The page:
Rewarding good is easier than punishing bad

Recently my wife emailed me an article that said preschoolers respond well to charts and stickers as a means of positive reinforcement, so we’ve been giving it a try for the past 2 weeks and it seems to be paying off.

We have set up a simple system where The Girl gets a sticker when she does certain tasks. Full cooperation with her nightly routine (getting in and out of the bath, putting her pj’s on and brushing her teeth) earns her a sticker. Sleeping through the night in her own bed gets a sticker. If she does come down to our bed, crawling in quietly without waking anyone up also gets her a sticker. Fully cooperating with her morning routine (eating breakfast, picking clothes, getting dressed, etc.) also earns a sticker. Once she gets 10 stickers she gets a reward.

So far, we’ve done 2 rewards (a new bed for one of her dolls and a trip to Dairy Queen for an ice cream cone). What we are planning to do for the rewards is write a bunch of them down on pieces of paper and stick them in a jar. Rewards run the gammut from the small like a package of gum or buying a piece of candy out of the vending machine after her swimming lessons, to medium rewards like getting a new book from the bookstore, to large like getting a new toy. To save our pocketbook (and to lower the risk of her expecting a big toy everytime she gets 10 stickers), we have way more small rewards than big. In fact, the buy a new toy is really the only big one. When she gets 10 stickers she can pick one from the jar.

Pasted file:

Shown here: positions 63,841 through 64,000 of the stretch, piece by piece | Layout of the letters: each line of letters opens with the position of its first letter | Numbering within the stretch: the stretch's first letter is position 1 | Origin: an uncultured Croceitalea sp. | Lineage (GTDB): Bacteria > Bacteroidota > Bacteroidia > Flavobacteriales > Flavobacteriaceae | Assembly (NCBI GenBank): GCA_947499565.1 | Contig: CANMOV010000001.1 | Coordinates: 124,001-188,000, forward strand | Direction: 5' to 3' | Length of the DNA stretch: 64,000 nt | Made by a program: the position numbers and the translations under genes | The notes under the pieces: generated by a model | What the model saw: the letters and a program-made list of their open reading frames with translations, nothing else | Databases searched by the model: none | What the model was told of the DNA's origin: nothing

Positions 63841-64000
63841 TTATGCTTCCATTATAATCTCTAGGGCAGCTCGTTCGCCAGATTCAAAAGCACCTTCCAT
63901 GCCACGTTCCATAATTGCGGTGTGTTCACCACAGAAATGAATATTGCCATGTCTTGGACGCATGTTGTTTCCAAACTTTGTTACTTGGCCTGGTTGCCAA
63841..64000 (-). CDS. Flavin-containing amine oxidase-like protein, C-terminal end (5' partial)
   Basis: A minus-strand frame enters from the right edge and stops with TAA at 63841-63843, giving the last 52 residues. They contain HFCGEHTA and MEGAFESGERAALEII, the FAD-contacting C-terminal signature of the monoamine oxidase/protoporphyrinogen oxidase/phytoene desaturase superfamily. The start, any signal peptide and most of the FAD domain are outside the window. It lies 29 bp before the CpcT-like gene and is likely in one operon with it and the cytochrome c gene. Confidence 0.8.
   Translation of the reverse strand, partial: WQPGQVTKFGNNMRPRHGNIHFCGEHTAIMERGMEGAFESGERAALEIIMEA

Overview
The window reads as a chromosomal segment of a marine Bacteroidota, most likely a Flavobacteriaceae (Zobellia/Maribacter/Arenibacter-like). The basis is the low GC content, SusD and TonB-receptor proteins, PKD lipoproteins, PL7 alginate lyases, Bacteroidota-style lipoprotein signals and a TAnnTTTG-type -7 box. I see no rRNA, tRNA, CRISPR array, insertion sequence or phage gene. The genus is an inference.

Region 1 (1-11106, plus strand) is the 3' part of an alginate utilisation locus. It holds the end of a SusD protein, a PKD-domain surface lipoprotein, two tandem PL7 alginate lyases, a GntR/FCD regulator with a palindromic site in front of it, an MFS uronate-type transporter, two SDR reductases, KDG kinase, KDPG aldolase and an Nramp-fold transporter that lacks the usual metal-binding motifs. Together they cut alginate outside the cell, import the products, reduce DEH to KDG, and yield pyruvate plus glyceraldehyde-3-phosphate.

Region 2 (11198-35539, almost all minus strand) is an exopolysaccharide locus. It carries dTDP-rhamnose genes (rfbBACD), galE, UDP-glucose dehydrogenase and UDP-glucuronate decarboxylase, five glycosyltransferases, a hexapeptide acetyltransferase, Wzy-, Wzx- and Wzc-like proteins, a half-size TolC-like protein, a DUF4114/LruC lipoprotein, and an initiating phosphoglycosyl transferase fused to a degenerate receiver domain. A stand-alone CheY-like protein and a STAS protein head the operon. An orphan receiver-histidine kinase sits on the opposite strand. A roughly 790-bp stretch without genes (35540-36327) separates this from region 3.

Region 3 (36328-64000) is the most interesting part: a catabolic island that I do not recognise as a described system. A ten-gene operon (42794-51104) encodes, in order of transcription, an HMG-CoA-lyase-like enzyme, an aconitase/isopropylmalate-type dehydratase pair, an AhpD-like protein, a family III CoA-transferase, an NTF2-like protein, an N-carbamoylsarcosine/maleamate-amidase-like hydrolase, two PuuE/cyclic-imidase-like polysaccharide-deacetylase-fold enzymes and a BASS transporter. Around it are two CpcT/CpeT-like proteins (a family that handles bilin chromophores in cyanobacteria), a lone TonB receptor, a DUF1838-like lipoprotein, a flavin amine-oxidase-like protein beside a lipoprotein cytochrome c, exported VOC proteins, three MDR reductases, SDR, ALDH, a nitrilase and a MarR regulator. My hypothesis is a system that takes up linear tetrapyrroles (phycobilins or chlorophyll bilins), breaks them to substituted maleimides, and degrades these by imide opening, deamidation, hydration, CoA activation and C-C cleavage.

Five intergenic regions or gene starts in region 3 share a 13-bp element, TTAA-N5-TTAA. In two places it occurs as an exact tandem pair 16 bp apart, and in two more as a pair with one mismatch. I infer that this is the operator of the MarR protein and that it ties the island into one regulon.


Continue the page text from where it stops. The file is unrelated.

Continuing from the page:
It’s really amazing how much more cooperation we get with a bit of sugar than having to constantly bang our head against the wall and engage in a battle of wills to get the simple routine things done.

Bribery? Maybe so. But for the past 2 weeks we have had peace and cooperation in our house. And we have been laughing a heck of a lot more with each other than we had been in the previous month. And that, for all of us, is the real reward.

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